• Choose a key most people can sing in – Judge your audience.  With young people, remember that adolescent boys especially, who are in the midst of their voice change, often sing in a different range than older adults – typically about a third or fourth removed from most of us.  If it’s mostly adults you’re working with, judge by your own comfort range and adjust as necessary.  If you call yourself a low voice (mezzo-soprano or a baritone), you are probably going to sing naturally in about the right place.  A high voice (soprano or high tenor) might adjust a little lower, while a very low voice (bass) might consider taking it up a step or so from your comfort level. 
  • Be energetic, but not sickening –  Remember, this is isn’t a nightclub act or an acoustic set at Folk City, but a worship service.  You don’t need to be an entertainer.  Simply be yourself and be enthusiastic, and you’re sure to accomplish the goal at hand. 
  • Know when to quit – Take it from experience, nothing falls flatter than a tune that “wears out its welcome.”  Avoid excessive repeats and recurring refrains that unnecessarily lengthen things.  Less is more. 
  • Success hangs in the balance! – Make sure you have a good amount of congregational participation, but balance it with moments of passive listening (perhaps with choir or solo pieces), readings, speeches, etc.  Let people rest their voices!  Let them contemplate.  If you’re in the position, impart this concept on your ritual or religious committee!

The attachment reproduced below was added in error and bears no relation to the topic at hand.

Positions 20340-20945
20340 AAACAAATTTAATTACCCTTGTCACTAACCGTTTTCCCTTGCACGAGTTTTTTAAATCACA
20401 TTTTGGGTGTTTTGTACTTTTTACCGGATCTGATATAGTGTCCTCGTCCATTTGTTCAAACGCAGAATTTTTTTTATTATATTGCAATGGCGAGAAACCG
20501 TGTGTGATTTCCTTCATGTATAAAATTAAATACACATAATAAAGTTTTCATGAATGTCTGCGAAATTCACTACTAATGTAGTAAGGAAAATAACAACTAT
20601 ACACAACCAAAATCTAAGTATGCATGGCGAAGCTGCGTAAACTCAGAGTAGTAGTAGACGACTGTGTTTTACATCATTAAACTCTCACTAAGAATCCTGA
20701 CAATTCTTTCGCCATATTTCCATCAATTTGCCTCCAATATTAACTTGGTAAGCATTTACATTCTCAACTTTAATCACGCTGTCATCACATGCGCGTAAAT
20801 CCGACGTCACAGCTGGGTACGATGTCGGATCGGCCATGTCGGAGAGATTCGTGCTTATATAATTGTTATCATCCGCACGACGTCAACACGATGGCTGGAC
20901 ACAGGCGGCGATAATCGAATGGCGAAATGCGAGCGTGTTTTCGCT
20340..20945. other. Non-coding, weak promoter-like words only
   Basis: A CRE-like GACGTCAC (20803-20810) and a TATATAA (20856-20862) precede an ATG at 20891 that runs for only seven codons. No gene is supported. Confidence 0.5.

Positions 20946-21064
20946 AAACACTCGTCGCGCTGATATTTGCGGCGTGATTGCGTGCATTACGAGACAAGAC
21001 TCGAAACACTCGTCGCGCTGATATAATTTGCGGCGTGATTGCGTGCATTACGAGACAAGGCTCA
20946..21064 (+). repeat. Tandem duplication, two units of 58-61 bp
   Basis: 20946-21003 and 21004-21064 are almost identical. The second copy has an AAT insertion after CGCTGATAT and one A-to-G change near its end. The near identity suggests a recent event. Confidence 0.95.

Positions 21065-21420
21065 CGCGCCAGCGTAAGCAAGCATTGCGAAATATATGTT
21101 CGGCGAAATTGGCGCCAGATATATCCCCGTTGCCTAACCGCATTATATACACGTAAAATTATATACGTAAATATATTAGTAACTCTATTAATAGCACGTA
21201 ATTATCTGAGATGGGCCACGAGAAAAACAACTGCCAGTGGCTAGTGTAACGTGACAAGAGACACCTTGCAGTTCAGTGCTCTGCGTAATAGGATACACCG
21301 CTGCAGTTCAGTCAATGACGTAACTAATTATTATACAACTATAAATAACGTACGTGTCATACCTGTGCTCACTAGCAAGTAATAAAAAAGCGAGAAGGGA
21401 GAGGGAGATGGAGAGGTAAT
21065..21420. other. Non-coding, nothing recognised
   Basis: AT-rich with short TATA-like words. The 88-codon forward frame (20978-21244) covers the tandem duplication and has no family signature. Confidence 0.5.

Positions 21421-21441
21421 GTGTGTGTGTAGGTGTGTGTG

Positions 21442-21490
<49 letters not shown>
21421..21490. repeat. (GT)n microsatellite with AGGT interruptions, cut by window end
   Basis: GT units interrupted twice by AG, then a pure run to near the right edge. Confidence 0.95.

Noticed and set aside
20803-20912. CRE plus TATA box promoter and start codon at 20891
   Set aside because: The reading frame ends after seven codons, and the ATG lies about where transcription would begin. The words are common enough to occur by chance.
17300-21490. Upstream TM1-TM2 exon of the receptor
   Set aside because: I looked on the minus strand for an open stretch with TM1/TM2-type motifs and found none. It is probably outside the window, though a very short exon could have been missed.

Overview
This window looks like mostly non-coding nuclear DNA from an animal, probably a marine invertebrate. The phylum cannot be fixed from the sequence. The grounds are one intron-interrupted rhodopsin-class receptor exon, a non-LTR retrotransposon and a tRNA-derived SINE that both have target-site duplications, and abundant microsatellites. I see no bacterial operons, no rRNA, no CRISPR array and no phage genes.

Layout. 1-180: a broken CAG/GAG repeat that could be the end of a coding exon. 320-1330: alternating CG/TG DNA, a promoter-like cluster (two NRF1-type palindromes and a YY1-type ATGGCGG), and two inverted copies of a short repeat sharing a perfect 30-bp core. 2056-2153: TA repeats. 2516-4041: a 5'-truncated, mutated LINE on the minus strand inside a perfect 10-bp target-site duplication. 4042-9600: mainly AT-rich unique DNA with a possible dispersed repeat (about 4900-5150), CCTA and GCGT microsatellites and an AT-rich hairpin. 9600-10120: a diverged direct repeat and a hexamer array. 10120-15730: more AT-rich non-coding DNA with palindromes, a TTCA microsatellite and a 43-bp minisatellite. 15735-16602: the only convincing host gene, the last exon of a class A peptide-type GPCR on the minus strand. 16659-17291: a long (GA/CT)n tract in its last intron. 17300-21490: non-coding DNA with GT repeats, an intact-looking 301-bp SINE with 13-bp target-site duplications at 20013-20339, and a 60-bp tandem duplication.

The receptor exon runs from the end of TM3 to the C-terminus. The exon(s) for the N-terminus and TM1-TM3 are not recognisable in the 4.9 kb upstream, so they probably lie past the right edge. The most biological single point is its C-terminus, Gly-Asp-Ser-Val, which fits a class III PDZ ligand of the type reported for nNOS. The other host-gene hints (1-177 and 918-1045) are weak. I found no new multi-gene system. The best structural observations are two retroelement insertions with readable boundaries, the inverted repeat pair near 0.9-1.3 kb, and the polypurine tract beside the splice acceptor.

In an upcoming post, we’ll discuss how to introduce a new congregational tune.

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KEEPING IT TOGETHER – The Importance of the Conductor

baton-1Whenever a group of singers or players performs together, no matter if they are soloists, choir, chamber group, orchestra or any combination thereof, it is essential that someone lead or conduct the group.  With a small group, this may entail no more than a subtle visual cue by the first violinist, or the lead player in a rock band or jazz combo, occurring at a few key moments such as the opening attack or a final cutoff.  In Baroque ensembles (which generally aren’t exceptionally large), the keyboardist may conduct the group from the keyboard.  A similar situation often happens with church choirs.  But for most larger groups, especially of a non-professional level, someone will be conducting the entire piece.

For choirs, the person who conducts often holds the title of choir director, and one is tempted to picture them under the cliché of film director, sitting in a director’s chair with a megaphone and shouting “Work with me, people, work with me!” or “Action!” or “Cut!” or standing in a corner with a performer discussing motivation.

Actually, the more appropriate cliché here (as it is so frequently parodied in popular cartoons) would be the long-haired orchestra conductor performing histrionics with his baton a la Toscanini.

So what does a conductor really do?

  • Rehearsal – The conductor facilitates learning and rehearsing music, discussing dynamics (loud and soft), tempo (speed), articulations, and the general matters of interpreting a piece artistically.  He or she will also inform the group of certain particularly challenging passages where special signals will come into play, such as beating “in one” rather than in the pattern of the meter signature, or how a particular transition from one tempo to another will be conducted.